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Monday, Dec 06, 2021
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Why Japan's Princess Mako Is Losing Her Royal Status After Marriage

Princess Mako's loss of royal status comes from the Imperial House Law.

Why Japan's Princess Mako Is Losing Her Royal Status After Marriage
Japan's Princess Mako and her husband Kei Komuro | AP
Why Japan's Princess Mako Is Losing Her Royal Status After Marriage
outlookindia.com
2021-10-26T15:36:09+05:30

Japanese Princess Mako quietly married a commoner Kei Komuro on Tuesday without following any traditional wedding celebrations. The much debated marriage to a commoner cost Mako her royal status and she has taken her husband's surname which gave her a family name  for the first time. Most Japanese women are under the obligation to abandon their own family names upon marriage due to a law requiring only one surname per married couple.

Who Is Princess Mako?

Mako, who turned 30 three days before the marriage, is a niece of Emperor Naruhito. She and Komuro, who were classmates at Tokyo's International Christian University, announced in September 2017 that they intended to marry the following year, but a financial dispute involving his mother surfaced two months later and the wedding was suspended.

Who did Princess Mako Marry?

Komuro, 30, left for New York in 2018 to study law and only returned to Japan last month. His hair was tied in a ponytail at the time and the look drew attention as a bold statement for someone marrying a princess in the tradition-bound imperial family and only added to the criticism.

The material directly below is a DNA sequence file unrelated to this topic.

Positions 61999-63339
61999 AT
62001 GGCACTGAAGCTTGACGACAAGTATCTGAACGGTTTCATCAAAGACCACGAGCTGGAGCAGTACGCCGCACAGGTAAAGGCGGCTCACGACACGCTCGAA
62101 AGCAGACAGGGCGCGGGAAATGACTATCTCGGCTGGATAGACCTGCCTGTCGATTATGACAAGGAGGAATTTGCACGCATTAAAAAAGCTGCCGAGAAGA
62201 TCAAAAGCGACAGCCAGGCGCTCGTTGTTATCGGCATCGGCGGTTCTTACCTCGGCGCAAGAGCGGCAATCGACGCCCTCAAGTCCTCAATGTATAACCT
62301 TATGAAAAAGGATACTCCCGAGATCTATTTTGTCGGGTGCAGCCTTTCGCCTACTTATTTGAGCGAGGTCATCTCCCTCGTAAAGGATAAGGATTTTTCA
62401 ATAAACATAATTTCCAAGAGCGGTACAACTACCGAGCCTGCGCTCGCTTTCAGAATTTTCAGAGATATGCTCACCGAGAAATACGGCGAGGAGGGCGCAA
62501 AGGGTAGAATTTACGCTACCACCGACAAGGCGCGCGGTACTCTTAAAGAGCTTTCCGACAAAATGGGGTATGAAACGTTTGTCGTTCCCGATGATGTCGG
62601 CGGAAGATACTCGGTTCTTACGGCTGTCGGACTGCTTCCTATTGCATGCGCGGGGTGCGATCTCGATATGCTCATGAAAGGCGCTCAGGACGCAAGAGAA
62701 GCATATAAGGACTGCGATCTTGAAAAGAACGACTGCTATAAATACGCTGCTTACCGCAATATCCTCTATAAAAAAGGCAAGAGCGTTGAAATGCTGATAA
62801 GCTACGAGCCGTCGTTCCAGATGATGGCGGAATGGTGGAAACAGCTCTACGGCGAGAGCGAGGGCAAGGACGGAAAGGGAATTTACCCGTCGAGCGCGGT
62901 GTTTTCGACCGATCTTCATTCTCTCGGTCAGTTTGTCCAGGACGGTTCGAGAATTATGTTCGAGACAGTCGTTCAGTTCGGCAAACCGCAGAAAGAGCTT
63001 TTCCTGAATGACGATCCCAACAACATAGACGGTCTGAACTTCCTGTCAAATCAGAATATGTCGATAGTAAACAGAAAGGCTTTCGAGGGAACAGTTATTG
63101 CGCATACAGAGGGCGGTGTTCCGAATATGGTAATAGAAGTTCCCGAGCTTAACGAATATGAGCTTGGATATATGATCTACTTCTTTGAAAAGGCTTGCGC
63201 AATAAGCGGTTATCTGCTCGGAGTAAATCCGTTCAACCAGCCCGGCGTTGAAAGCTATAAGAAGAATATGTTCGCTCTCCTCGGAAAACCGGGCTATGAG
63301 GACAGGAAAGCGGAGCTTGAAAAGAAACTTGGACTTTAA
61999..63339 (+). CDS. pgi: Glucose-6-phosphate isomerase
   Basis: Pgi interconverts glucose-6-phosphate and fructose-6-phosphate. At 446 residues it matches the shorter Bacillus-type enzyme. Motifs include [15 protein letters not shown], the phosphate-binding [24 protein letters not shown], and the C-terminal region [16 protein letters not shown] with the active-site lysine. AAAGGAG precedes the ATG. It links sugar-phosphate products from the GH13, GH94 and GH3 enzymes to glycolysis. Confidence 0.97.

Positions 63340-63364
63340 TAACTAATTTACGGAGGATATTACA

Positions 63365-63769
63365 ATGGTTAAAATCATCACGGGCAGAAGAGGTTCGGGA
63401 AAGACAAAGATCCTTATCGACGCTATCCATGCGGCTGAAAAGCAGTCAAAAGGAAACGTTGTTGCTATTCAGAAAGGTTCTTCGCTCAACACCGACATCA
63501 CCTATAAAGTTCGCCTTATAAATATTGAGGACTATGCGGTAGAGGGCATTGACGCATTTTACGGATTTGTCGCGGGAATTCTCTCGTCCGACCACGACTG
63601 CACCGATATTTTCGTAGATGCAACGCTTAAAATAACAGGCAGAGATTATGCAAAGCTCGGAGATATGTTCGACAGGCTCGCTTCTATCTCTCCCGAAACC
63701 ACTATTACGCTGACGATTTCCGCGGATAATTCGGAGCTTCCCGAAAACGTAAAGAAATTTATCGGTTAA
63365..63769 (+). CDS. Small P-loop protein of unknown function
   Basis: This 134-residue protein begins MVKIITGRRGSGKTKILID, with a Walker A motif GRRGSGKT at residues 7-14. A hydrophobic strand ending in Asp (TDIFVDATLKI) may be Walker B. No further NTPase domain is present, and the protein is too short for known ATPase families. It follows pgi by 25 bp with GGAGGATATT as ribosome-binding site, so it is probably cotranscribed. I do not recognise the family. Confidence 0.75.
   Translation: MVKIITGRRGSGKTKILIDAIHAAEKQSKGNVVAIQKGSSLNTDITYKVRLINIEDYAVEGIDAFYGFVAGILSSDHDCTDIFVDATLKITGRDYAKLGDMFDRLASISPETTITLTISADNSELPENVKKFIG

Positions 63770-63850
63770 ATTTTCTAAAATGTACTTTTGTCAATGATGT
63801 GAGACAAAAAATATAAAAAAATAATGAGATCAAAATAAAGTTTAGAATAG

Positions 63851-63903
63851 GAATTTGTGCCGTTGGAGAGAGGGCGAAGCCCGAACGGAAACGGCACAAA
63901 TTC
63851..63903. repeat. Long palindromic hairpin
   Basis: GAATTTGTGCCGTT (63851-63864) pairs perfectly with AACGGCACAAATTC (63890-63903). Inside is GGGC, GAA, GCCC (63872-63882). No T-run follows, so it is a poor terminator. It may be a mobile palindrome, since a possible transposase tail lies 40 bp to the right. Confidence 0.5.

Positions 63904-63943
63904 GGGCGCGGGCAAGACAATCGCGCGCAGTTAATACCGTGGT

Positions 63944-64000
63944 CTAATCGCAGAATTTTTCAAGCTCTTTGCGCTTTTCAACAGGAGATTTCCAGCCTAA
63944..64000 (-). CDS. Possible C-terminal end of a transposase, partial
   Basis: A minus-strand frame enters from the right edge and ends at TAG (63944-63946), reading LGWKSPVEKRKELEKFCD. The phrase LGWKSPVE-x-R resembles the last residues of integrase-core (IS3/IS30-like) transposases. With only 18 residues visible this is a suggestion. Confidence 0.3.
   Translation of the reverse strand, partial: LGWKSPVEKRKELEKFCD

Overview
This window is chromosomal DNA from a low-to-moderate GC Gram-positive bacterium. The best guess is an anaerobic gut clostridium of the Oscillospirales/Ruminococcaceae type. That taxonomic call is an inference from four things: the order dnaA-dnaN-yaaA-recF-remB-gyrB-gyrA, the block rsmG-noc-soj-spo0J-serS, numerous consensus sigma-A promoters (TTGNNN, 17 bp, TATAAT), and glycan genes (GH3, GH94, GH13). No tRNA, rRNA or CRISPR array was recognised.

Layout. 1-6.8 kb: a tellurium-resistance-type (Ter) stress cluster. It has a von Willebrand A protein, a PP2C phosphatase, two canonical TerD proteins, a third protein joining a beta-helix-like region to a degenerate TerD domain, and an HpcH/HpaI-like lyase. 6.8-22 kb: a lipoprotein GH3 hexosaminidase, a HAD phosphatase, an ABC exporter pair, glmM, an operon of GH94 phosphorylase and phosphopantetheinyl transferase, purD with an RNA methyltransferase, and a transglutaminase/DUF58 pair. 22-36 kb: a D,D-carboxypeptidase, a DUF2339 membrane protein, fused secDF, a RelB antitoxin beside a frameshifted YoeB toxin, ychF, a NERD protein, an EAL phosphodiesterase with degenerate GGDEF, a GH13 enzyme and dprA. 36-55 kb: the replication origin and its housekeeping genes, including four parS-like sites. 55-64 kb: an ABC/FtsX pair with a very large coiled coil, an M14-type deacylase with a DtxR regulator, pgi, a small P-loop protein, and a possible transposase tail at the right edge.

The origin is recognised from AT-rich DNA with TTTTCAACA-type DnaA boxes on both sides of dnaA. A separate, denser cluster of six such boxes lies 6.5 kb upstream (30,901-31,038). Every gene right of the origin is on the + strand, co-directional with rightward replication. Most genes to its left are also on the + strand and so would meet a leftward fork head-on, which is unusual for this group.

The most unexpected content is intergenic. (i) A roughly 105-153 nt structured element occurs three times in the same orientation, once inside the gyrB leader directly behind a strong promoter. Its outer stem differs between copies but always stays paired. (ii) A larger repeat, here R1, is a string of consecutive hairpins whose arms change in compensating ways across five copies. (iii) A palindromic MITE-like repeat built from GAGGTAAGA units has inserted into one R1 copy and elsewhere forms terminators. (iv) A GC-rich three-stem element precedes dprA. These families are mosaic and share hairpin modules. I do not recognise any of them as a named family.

Why is Princess Mako losing her royal status?

Mako's loss of royal status comes from the Imperial House Law, which allows only male succession.

Only male royals have household names, while female imperial family members only have titles and must leave if they marry commoners. The example of prewar-era paternalism is also reflected in Japanese gender policies that many criticize as outdated, including a law that requires married couples to use only one surname, almost always the husband's.

The male-only succession practice leaves only Akishino and his son, Prince Hisahito, in line behind Emperor Naruhito. A panel of government-appointed experts are discussing a stable succession of the Japanese monarchy, but conservatives still reject female succession or allowing female members to head the imperial family.

What is the money related controversy all about?

Mako is recovering from what palace doctors described earlier this month as a form of traumatic stress disorder that she developed after seeing negative media coverage about their marriage, especially attacks on Komuro.

The dispute involves whether money his mother received from her former fiancé was a loan or a gift. Mako's father asked Komuro to clarify, and he wrote a statement defending himself, but it is still unclear if the dispute has been fully resolved.

Mako earlier declined the 140 million yen ($1.23 million) dowry to which she was entitled for leaving the imperial family, palace officials said. She is the first imperial family member since World War II to not receive the payment and chose to do so because of the criticism over her marrying a man some consider unfit for the princess.

On Tuesday morning, the couple's marriage document was submitted by a palace official, the Imperial Household Agency said. 

As well as confirming the marriage, the paperwork will mean that, under Japanese law, the princess is no longer a member of the imperial family. She will move out of the palace and into a private apartment to commence a new life.

(With AP Inputs)

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